Horizon had been most impressed by my ingenuity and he had soon pried his own sheet of stone from Little Bedlam. Wait until we show the others, he’d written. They’ll all want one!

It was around this time that my mystery creature had made its appearance. It had been about the size of my fist when I grip a moderately large stone, (again I must apologize for my poor comparisons of size, weight and length.) The creature was timid and had long, alert ears and powerful hindlegs. It had moved with cautious little hops toward us, sniffing at the bare rock. I had carefully scratched a question onto my slate, fearful that any sudden movement would send the creature scurrying back into its burrow. More of the creatures had emerged from the burrows, following their scout into the sunlight until I counted twelve separate individuals. What are they? I’d written, turning my slate toward Horizon.

They’re bunny rabbits I think, Horizon had replied with a shrug. They’re little bouncy critters that like to dig holes.

The bunnies had looked quite thin and they had steadily advanced upon us, a hungry gleam in their eyes. I feel quite foolish looking back now but I will admit that at the time I had felt quite threatened by the approaching gang of bunnies. I now have a large hutch of bunnies which I keep amongst the beehives and choom-choom coups at the edge of Oats’ Western garden. I have four bunnies in total, all of them Phoenixhelm lops. When trying to name them I kept true to our tradition and risked my life by showing them the ink blot. I find that bunnies are not very vocal however and I’m not sure they really comprehended what I was asking of them. Their only reaction to the blot test was to twitch their nose, chew on a sprout, scratch behind their ears and to dig in Oats’ lawn (which he was most disapproving of.) Therefore, I named them Twitch, Sprout, Scratch and Burrow. I find them peaceful and lovable creatures which have a positive, calming effect both on myself and on the patients, who help me tend them. That day atop Little Bedlam however was my first encounter with a bunny and I had been uncertain of their disposition and diet and I recall that I’d asked Horizon if they were likely to attempt making a meal of us.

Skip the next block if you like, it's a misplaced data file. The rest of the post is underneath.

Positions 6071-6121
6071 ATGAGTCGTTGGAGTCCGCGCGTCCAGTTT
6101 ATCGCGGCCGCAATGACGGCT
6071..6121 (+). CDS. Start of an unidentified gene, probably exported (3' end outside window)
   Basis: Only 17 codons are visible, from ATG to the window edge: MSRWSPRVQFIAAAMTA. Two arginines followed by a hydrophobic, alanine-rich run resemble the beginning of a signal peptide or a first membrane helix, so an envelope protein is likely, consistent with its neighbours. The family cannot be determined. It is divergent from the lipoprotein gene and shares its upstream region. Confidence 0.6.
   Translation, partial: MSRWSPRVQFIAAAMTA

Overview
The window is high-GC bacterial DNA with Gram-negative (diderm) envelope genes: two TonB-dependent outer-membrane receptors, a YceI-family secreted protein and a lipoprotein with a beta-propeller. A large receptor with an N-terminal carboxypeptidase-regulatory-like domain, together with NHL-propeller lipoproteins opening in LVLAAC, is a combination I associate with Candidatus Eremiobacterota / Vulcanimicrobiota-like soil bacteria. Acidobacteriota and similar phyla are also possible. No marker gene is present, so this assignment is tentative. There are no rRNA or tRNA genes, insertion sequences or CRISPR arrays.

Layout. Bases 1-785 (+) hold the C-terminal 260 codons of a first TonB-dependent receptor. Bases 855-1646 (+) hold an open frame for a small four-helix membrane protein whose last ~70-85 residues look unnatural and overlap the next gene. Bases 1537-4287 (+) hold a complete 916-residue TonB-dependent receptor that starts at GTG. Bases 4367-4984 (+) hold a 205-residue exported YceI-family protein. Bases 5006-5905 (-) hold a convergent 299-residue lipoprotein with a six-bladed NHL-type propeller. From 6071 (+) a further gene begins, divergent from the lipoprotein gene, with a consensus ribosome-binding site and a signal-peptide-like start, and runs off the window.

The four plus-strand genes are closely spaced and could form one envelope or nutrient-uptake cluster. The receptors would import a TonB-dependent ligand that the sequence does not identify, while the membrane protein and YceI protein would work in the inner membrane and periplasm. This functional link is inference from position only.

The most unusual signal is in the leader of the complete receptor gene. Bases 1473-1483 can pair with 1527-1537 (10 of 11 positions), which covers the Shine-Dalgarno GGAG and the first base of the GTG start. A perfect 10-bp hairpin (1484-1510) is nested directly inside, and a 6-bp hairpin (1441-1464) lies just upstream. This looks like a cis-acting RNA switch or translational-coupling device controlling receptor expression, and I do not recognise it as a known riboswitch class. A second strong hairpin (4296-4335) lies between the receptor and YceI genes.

Horizon had jiggled as he’d silently chuckled at my question and had wiped an imaginary tear of mirth from his goggles. Have no fear, he’d assured me. They’re quite harmless unless you are a dandelion or a cabbage.

So, they eat plants? I had looked around at the sparse vegetation of the surrounding land and had again taken in the thinness of the bunnies.